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David Brauer: Good evening. I'm David Brauer and this is today's episode of 'The Arts in Review.' Today we will be discussing the topic of 'Transformation or merely imitation?' by focusing on William Shakespeare's Hamlet and Tom Stoppard's 1967 adaptation Rosencrantz and Guildenstern are Dead, henceforth referred to as Ros and Guil. We have here today two special guests - Dr. Johnson, renowned English lecturer from the University of Melbourne, and Tom Stoppard himself.
So tell me, didn't the Elizabethans in Shakespeare's age have religious beliefs? But when Mr. Stoppard wrote his play, God only existed amongst a minority. Is this not a transformation in context?
Johnson: Yes it is David. In Shakespeare's era, the Christian church was an active participant in all areas of social and political life. God, death and the afterlife were never questioned. Hamlet is on the cusp of two ways of thinking - his medieval beliefs are conflicting with new Renaissance principles, however there is no doubt of his Christian faith.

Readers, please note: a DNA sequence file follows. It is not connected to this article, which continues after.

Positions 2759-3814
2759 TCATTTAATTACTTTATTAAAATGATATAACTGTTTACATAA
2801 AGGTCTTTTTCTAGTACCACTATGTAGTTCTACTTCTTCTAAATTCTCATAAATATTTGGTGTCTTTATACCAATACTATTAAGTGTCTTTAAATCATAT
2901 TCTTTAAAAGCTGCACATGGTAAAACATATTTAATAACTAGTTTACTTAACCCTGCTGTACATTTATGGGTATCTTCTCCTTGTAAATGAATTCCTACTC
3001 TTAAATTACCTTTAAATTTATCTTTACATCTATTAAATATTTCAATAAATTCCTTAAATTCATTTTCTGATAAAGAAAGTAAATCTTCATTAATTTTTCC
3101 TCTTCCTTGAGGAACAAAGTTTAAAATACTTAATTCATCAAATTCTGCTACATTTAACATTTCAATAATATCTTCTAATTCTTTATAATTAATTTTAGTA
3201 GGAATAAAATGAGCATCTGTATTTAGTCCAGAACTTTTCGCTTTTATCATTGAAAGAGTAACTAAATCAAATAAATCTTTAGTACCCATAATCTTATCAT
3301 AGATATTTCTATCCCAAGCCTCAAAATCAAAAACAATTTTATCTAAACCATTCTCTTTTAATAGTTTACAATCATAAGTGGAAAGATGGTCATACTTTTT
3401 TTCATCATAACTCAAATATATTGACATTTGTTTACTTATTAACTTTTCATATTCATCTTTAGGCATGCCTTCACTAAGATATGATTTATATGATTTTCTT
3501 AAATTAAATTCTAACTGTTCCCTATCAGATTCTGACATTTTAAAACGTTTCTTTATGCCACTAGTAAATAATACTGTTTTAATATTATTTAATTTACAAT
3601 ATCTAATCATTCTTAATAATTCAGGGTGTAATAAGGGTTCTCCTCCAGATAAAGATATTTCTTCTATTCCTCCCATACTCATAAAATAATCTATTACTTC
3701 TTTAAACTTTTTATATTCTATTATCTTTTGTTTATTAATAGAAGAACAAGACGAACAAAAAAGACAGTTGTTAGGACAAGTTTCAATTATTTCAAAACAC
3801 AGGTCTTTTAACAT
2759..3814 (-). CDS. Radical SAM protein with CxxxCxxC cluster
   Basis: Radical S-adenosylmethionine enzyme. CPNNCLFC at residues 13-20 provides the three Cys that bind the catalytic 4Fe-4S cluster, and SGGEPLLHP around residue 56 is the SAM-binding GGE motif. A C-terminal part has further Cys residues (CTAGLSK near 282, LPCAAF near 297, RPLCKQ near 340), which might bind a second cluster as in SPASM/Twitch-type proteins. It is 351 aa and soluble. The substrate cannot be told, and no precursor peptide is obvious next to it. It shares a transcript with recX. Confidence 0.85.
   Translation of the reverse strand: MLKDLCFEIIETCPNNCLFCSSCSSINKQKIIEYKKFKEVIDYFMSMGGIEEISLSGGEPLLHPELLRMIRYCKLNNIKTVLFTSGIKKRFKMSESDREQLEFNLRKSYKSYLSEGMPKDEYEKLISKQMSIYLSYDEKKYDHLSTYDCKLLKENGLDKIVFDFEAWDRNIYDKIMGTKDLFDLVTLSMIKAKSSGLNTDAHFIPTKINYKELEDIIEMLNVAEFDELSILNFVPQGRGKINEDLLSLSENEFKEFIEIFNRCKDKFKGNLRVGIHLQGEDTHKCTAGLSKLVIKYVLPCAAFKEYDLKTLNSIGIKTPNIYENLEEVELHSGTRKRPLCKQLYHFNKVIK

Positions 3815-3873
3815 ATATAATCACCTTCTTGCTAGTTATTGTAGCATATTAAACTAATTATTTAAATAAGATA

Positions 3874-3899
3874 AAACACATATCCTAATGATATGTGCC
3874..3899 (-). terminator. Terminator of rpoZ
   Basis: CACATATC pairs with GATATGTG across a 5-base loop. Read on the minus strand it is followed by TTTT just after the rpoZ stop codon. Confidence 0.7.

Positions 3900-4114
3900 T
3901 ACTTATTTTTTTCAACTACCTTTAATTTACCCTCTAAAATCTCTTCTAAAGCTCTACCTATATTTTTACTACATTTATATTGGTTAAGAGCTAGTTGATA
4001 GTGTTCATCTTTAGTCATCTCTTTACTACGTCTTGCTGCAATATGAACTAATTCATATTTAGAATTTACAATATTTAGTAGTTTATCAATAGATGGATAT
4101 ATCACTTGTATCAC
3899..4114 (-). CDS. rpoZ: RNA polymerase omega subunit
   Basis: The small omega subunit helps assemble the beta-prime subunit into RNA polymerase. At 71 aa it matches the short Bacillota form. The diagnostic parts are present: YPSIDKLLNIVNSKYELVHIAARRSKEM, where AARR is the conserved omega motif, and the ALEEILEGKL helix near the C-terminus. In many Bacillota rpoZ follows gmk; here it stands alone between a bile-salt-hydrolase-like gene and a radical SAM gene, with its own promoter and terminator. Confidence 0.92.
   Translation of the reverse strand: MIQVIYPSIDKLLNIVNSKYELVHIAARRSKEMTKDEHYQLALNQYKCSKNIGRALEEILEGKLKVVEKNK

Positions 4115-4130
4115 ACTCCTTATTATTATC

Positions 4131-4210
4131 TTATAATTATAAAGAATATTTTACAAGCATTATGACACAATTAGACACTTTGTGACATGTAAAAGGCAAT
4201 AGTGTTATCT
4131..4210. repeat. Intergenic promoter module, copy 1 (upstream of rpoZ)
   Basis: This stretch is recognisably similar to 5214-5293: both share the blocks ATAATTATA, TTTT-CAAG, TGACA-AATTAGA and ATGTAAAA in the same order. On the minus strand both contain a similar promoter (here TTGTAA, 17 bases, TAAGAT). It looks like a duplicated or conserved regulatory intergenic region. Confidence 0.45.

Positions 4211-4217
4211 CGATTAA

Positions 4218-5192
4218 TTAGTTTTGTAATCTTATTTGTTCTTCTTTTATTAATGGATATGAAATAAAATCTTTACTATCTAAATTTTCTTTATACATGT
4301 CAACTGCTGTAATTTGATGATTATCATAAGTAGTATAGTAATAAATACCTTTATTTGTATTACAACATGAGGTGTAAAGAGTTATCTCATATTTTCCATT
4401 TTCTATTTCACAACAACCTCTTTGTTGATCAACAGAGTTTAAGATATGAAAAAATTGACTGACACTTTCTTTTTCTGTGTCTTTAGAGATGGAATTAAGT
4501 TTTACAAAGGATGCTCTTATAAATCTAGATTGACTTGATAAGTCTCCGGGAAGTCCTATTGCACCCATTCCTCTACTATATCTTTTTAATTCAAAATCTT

Stoppard: I wrote Ros and Guil in the 20th century, was a more sceptical time than Shakespeare's, where things were what they seemed and there was no deep metaphysical pondering of one's future, and God had been declared "dead." With the threat of nuclear war came new ways of questioning our existence, exposing man's fundamental confusion of the world. Ros and Guil often convey this confusion throughout the play.
Hamlet's world had been very conscious of the spiritual, and I believe I transformed this to a rather existentialist worldview that was prevalent in society during the time I wrote Ros and Guil.
David: So you're saying Hamlet's world had God to maintain order, whilst this order no longer exists in Ros and Guil due to the "God is dead"...